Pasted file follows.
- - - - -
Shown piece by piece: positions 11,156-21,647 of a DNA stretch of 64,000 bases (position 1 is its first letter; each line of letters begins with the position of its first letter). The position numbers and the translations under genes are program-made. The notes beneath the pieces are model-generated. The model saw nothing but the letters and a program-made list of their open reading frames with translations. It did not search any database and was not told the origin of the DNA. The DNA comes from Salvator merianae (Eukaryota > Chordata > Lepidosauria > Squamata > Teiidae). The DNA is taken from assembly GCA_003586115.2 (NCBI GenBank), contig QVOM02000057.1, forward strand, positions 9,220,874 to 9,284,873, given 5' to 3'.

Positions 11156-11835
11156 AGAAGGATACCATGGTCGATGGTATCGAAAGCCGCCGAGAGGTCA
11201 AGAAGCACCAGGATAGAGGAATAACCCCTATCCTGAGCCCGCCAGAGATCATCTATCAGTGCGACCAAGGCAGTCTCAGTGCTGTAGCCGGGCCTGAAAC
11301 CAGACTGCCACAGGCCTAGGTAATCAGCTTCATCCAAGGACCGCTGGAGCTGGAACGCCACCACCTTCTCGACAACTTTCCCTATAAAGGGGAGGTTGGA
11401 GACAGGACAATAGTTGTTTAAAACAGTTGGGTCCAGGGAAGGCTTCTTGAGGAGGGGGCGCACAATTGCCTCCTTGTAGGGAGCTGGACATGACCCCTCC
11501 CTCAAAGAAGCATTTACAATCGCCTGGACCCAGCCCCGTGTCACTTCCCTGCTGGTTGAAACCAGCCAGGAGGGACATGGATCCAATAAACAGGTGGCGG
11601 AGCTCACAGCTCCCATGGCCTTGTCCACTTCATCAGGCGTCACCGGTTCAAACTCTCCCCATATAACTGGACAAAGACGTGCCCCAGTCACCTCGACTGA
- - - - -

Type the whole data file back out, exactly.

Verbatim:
Shown piece by piece: positions 11,156-21,647 of a DNA stretch of 64,000 bases (position 1 is its first letter; each line of letters begins with the position of its first letter). The position numbers and the translations under genes are program-made. The notes beneath the pieces are model-generated. The model saw nothing but the letters and a program-made list of their open reading frames with translations. It did not search any database and was not told the origin of the DNA. The DNA comes from Salvator merianae (Eukaryota > Chordata > Lepidosauria > Squamata > Teiidae). The DNA is taken from assembly GCA_003586115.2 (NCBI GenBank), contig QVOM02000057.1, forward strand, positions 9,220,874 to 9,284,873, given 5' to 3'.

Positions 11156-11835
11156 AGAAGGATACCATGGTCGATGGTATCGAAAGCCGCCGAGAGGTCA
11201 AGAAGCACCAGGATAGAGGAATAACCCCTATCCTGAGCCCGCCAGAGATCATCTATCAGTGCGACCAAGGCAGTCTCAGTGCTGTAGCCGGGCCTGAAAC
11301 CAGACTGCCACAGGCCTAGGTAATCAGCTTCATCCAAGGACCGCTGGAGCTGGAACGCCACCACCTTCTCGACAACTTTCCCTATAAAGGGGAGGTTGGA
11401 GACAGGACAATAGTTGTTTAAAACAGTTGGGTCCAGGGAAGGCTTCTTGAGGAGGGGGCGCACAATTGCCTCCTTGTAGGGAGCTGGACATGACCCCTCC
11501 CTCAAAGAAGCATTTACAATCGCCTGGACCCAGCCCCGTGTCACTTCCCTGCTGGTTGAAACCAGCCAGGAGGGACATGGATCCAATAAACAGGTGGCGG
11601 AGCTCACAGCTCCCATGGCCTTGTCCACTTCATCAGGCGTCACCGGTTCAAACTCTCCCCATATAACTGGACAAAGACGTGCCCCAGTCACCTCGACTGA